Clueless in America
Setting his huckster's sights on no less a prize than the United States presidency, a slick-talking loudmouth unabashedly declares, "Truth is in the eye of the beholder or the mouth of the seller." Before his TV-reporter girlfriend can convince him otherwise, the smooth operator embarks on an ambitious though clearly fraudulent marketing campaign--an appropriately contemporary patchwork of focus groups, softball interviews and rabid attack ads--that eventually results in the nomination of two clone-like human beings to be co-holders of the nation's highest office. Never mind that the clueless candidates, who don't look a thing alike but piously declare that they're identical twins, can't be trusted to tell the truth about anything. What's most appealing about the two-heads-are-better-than-one ticket of our men Alex and Chris is that, in addition to boasting mean golf swings, their DNA profiles are the spitting images of each other.
Such are the slightly skewed oddities that dot the undulating theatrical landscape of Pat Gabridge's world-premiere play Blinders. Now being presented at Studio 44 under the able direction of Greg Ward, the two-act drama is a mildly entertaining study of the proverbial fine lines (why aren't they called "firewalls" anymore?) that separate journalism from advertising, government from politics and utopia from reality. Despite the fact that the episodic, multi-media production could benefit from a few more substantial scenes of character-defining confrontation, Ward and company's tongue-in-cheek approach makes for a stimulating evening of thought-provoking satire.
As performed on a spare stage adorned with three strategically placed television monitors and an overhead projection screen, a cast of eight performers (Greg Ward, Ruthie Ammari Pfeiffer, Sara Casperson and Kurt Soderstrom portray multiple roles) deftly impersonates a ragtag cavalcade of political operatives, foils and hangers-on. Margaret Amateis Casart leads the company with a well-crafted portrait of Karen, a conflicted broadcast journalist who's also the play's central character. At times fiercely passionate and coolly exasperated, Casart's crusader of the airwaves proves a galvanizing force. On the one hand, Karen maintains an unwavering devotion to the subject of personal ethics as she exposes the double-dealing nature of eternally smiling swindlers Alex (Matt Sheahan) and Chris (Eric Lawrence). However, for reasons that aren't entirely clear, the idealistic, civic-minded Karen inexplicably falls under the spell of her transparent, cell-phone-yapping beau, Stack (Charles Wingerter). True, there's the real-life example of strange bedfellows Connie Chung and Maury Povich (not to mention the kennel-sharing of political pit bulls James Carville and Mary Matalin) to serve as a model for Karen and Stack's unlikely union. But Karen appears to be motivated by a sincere calling and not by the prospect of achieving a Nineties anchorwoman's nirvana of worldwide name recognition, big-fish interviews and Dan Rather's job: As Act One ends, Karen pointedly asks, "Can purity be regained in a bath of blood?" Given her deeply seated commitment to truth in all things, wouldn't Karen simply dump the slimy Stack instead of manipulating him to achieve her questionable goals? Or is it part of Gabridge's message that even the most idealistic among us are afflicted with a modern-day, greed-induced myopia (which in Karen's case seems to include being swept off her feet by the cheap twang of lounge music and the air-freshener ambrosia of a sleazy salesman) that effectively blurs our once-proud vision for a better world?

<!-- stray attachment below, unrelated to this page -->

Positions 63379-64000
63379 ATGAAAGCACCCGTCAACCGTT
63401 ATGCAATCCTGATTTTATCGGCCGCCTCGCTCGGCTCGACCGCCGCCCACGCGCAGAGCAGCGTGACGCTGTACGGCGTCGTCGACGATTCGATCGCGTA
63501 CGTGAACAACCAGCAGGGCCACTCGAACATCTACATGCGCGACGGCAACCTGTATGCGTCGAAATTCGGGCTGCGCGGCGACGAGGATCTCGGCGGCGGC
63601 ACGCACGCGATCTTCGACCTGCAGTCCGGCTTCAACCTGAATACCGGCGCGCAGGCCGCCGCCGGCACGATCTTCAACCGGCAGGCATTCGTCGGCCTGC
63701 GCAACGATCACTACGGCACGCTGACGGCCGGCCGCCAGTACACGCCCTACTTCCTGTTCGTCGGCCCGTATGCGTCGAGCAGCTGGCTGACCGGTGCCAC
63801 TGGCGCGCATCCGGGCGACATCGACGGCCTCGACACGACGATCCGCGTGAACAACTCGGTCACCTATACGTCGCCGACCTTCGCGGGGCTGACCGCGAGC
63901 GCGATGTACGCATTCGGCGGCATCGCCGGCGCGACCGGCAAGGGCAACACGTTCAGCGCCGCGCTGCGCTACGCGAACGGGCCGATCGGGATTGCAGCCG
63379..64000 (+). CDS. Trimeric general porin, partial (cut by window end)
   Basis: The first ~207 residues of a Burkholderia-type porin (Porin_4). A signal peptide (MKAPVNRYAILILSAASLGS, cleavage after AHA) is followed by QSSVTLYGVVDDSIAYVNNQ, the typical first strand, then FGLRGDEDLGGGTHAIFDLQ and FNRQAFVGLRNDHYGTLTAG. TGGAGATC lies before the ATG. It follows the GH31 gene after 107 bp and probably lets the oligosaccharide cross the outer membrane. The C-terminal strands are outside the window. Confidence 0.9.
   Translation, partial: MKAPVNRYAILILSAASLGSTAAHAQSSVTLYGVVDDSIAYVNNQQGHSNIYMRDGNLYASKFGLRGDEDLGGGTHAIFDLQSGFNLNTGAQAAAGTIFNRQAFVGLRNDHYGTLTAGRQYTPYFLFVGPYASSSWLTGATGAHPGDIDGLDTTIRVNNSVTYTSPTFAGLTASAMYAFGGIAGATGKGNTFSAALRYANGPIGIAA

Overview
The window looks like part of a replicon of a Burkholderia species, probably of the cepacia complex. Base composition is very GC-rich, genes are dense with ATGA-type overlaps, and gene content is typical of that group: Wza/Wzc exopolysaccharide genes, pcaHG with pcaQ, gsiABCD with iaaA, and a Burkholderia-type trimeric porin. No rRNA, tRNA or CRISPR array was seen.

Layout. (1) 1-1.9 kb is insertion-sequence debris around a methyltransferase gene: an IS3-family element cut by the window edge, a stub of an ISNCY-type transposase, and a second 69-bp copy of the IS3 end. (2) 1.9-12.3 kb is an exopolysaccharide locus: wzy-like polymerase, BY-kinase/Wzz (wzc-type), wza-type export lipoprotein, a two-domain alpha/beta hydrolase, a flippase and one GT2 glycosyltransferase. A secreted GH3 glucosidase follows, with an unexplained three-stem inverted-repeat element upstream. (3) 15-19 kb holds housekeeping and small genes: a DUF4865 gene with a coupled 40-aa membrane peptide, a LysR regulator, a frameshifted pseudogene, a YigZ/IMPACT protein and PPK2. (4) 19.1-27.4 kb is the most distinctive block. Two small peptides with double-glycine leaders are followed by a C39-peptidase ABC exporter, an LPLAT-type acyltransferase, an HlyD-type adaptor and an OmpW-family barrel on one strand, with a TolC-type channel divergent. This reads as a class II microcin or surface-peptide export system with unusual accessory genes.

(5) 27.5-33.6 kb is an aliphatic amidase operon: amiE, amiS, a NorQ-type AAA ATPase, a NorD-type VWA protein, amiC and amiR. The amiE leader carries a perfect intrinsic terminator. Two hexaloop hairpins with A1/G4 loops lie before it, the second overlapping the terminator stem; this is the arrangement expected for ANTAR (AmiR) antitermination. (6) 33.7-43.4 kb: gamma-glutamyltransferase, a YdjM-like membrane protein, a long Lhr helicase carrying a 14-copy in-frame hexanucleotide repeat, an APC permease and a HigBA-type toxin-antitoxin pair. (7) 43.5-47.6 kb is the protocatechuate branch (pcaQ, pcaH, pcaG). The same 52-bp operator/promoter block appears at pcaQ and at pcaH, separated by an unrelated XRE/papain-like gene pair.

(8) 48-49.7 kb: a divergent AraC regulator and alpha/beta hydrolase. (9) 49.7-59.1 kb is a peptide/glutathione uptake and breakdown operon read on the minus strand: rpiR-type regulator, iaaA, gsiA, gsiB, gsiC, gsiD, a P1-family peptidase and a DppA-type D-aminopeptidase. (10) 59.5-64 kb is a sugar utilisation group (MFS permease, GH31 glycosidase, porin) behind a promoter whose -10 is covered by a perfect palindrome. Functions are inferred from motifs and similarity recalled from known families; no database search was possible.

Script developmental worries aside, the dramatist manages to touch a few raw nerves throughout the eighty-minute production. There's a cute television spot about a toll-free telephone number that promises to provide the caller with an opinion on any subject. "Why not try it today and use it tomorrow?" an energetic announcer intones. And another video clip lampoons the dumpster-diving lifestyle of a grunge-wearing slacker who, when queried concerning her political views, peers into the camera lens and mutters, "I'm not sure about a few things--like eating meat or drinking water." When combined with Ward and company's fast-paced series of live vignettes, the production effectively conveys the idea that our hip, riding-the-wavetops society is woefully unaware of the fact that our supposedly leak-proof ship of state has taken on serious amounts of water. And that, barring a serious remedy or two, much of what we hold dear in public life is perilously close to disappearing down the drain. Indeed, near the end of the play, Karen expresses her concern that toppling Alex and Chris might unwittingly transform the couple of blackguards into "martyrs, saints and gods." It's a disturbing indication that our willingness to accept appearance as fact--and, as Edward R. Murrow eloquently suggested, our tendency to confuse accusation with proof--has become the American way.
Blinders, at Studio 44, 2865 West 44th Avenue, through December 19, 303-561-1793.
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